But civil liberties activists say they’d have an easier time believing Comey’s assurances if there weren’t a long history of the government relying on legal cases based on old technology to decide how to handle newer technologies. Courts in the 1960s and 1970s created rules for the wiretapping of analogue phone calls; those rulings were later applied as the basis for mass surveillance of the Internet.

“By and large you get very little constitutional protection for data housed by third parties, and that’s mostly a result of a Supreme Court case from the 1960s — before email, before search engines, before social networks,” said Chris Soghoian, the principal technologist at the American Civil Liberties Union.

Soghoian pointed out the government had already tried to turn connected devices into surveillance machines. In a mob case more than a decade ago, the FBI asked a company that made an in-dash roadside assistance device — something like OnStar, which uses a cellular phone to connect to an operator in case of an emergency — to secretly record the private conversations of people inside a car. A court ruled against the FBI’s request, but only on the very narrow ground that bugging the car would have interfered with the proper functioning of the in-dash device.

“The court left open the door to surveillance as long as the primary function of the device was intact,” Soghoian said. “So as long as Amazon Echo can tell you what temperature it is or can still play music, that case seems to suggest that the government might be able to force Amazon to spy on you.”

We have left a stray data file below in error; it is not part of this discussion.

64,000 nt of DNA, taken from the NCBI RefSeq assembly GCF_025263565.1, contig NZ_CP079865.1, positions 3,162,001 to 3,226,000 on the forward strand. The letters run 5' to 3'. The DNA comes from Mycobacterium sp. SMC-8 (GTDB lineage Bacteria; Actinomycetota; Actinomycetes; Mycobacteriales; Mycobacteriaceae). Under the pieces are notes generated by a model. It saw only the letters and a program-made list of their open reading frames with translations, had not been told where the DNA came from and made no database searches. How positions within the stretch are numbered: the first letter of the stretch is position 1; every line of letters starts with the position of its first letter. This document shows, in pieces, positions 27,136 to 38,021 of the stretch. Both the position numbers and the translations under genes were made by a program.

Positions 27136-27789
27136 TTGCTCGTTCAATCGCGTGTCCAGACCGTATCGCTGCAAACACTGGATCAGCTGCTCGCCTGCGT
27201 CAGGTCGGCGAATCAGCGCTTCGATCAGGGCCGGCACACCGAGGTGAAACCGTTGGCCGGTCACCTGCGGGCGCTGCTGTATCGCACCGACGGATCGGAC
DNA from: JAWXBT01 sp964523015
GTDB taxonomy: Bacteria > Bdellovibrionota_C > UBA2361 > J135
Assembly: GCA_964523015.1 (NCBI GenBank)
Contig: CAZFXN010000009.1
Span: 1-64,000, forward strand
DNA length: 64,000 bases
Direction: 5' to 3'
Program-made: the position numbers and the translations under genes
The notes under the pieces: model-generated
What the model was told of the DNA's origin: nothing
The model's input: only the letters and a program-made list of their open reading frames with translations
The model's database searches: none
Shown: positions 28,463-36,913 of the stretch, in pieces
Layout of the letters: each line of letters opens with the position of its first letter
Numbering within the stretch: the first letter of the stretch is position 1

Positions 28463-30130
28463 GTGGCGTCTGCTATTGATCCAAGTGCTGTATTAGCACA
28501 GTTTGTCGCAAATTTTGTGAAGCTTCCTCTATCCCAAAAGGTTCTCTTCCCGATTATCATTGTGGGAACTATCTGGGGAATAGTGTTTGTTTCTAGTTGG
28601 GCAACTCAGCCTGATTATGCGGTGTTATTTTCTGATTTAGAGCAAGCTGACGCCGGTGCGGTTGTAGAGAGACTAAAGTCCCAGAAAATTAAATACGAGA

Soghoian was referring to Amazon’s handy digital assistant, a device that is constantly listening to your household conversations to try to offer you friendly help. The Echo listens for a keyword — “Alexa!” — which prompts it to start streaming your voice to Amazon’s servers to decipher your request. Amazon has said it is not constantly recording people’s voices, and that it keeps voice recordings only to help the system learn to better understand you.

But the Apple case threatens to undermine those promises. If a court can get Apple to hack into an iPhone, why couldn’t it also force Amazon to change the Echo’s security model so the Echo can record everything you say? Soghoian believes the Apple case could set that precedent.

Some readers may argue for a simpler solution to this problem: Opt out of the technologies that could be made to spy on you. There’s some merit to these arguments, but technology has a way of worming its way into our lives without many of us making a conscious choice to let it in. Smartphones and personal computers were once an indulgence; then, as more people began to use them, they became inescapable.

The “Internet of Things” will follow a similar path. “From a historical perspective, we’re entering into a very new era,” said Jennifer Granick, director of civil liberties at the Stanford Center for Internet and Society. “Now we have a surveillance-enabled world,” Granick said. “It’s cheap, and it’s easy. The question that society has to ask is, Is that what we really want?” he adds.